Frustration was written all over Associate Professor Dr Megat Ahmad Kamaluddin Megat Daud’s face as he sipped his teh tarik.
The Universiti Malaya lecturer has conducted numerous studies and researches regarding sports in Malaysia and the region. Yet, he remains unsure if his papers have ever been read by the powers-that-be.
“So much time, money and manpower have been spent but I still don’t know if the hard work by my team and me has been put to good use,” said Megat Ahmad.
Megat Ahmad was tasked to spearhead the study ‘Asean Fifa World Cup 2034: The feasibility report’ – an idea conceptualised at the 2010 Asean Senior Officials Meeting on Sports. The findings of the study was presented to the Youth and Sports Ministry in 2017 but never made public.
He also collaborated with the National Sports Council (NSC) to conduct studies and provide paperwork regarding the sports industry in Malaysia – a topic which former Youth and Sports Minister Datuk Seri Ahmad Shabery Cheek spoke enthusiastically about during his tenure – and reviewed the National Sports Administration Course.
“The subject of sports industry is close to my heart. During the National Sports Industry Lab in 2010, it was revealed that the sports industry in Malaysia in 2009 was estimated at RM30.2 billion. In 2013, based on my research, it was RM37.78 billion,” he said.
“There has not been any study since and based on my estimate, the value has surpassed RM40 billion today. It’s big business.”
Megat Ahmad said the sports industry in Malaysia is thriving with sporting activities nationwide almost every weekend.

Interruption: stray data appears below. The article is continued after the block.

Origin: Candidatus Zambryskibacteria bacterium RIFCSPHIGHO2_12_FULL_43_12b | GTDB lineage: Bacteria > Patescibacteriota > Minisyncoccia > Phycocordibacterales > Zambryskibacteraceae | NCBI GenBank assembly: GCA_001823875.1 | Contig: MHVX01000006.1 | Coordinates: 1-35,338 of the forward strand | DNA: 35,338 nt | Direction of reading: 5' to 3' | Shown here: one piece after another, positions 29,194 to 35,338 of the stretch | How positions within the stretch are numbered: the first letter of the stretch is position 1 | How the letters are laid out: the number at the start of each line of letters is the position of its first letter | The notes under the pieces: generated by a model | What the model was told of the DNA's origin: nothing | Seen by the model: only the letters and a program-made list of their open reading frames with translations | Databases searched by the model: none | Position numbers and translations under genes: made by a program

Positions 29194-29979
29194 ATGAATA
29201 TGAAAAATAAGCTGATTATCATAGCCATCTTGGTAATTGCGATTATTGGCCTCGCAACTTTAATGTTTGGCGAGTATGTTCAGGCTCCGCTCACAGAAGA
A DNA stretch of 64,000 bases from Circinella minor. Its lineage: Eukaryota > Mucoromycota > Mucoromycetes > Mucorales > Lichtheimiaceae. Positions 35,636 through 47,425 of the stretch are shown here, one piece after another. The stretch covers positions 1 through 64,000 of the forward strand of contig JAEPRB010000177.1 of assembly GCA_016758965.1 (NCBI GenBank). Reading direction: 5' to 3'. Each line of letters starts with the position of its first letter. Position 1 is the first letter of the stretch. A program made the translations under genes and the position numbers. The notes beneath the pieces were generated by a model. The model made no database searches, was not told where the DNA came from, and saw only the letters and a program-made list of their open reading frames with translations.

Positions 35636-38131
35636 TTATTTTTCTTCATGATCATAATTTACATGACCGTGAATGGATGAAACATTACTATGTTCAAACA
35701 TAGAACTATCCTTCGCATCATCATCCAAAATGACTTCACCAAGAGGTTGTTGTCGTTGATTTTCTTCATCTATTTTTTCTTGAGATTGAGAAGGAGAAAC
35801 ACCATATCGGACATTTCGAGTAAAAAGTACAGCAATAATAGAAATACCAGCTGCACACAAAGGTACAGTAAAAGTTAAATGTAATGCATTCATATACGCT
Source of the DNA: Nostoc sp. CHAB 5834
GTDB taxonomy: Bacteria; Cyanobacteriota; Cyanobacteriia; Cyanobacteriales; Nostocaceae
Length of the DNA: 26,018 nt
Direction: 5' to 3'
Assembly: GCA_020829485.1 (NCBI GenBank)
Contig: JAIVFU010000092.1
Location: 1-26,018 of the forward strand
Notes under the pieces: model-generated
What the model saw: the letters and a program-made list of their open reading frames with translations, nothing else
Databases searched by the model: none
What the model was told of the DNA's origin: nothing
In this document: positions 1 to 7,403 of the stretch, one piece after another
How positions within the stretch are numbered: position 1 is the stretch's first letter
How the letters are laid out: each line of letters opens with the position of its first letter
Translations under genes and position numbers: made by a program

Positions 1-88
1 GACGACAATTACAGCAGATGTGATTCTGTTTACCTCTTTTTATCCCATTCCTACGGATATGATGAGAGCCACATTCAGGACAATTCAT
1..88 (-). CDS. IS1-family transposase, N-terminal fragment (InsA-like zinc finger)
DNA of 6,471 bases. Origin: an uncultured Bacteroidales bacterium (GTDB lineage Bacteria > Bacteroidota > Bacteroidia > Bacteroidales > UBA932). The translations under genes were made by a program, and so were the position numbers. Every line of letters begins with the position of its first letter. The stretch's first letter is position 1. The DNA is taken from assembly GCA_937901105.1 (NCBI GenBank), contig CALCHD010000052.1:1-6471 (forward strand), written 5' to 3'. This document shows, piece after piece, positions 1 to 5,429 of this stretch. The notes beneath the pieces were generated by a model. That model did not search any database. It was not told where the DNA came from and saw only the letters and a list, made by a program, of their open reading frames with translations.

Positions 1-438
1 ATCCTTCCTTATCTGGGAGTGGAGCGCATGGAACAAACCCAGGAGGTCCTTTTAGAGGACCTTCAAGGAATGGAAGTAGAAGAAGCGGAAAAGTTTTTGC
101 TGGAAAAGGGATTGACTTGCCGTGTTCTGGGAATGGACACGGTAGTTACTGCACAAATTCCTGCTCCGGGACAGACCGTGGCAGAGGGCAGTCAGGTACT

“We have three to four events on a Saturday or Sunday and participation increases every year. There’s the value of spillover and multiplier effect. All these contribute to the nation’s coffers.”
He added more people were picking up sport activities due to health, image and other factors.
“But when we talk about sports, we often think about elite athletes. Even the club system is considered traditional as people seek affiliation to represent the state or country. But many others are not interested in that and just want to play a sport and that in turn contribute significantly to the industry.”
Megat Ahmad also wondered about the outcome of his report regarding the National Sports Administration Course, which was carried out in collaboration with several other researchers, including newly appointed Sports Commissioner Associate Prof Dr Wirdati Mohd Radzi and Olympic Council of Malaysia vice-president Prof Datuk Dr S. Shamala.
He said the final draft of his findings and that of his fellow researchers were documented in two books and handed over to NSC some two years ago.
“I’ve not heard anything since. I’m not too sure what happened,” he added.
Megat Ahmad hoped stakeholders and the authorities would spend more time going through the massive research work to further brand and market Malaysian sports and to create competent administrators.
“We have a thriving sports ecosystem and should rightfully make full use of it.
“It also boils down to what our sports philosophy should be. Sadly, till today, we don’t have one,” he added.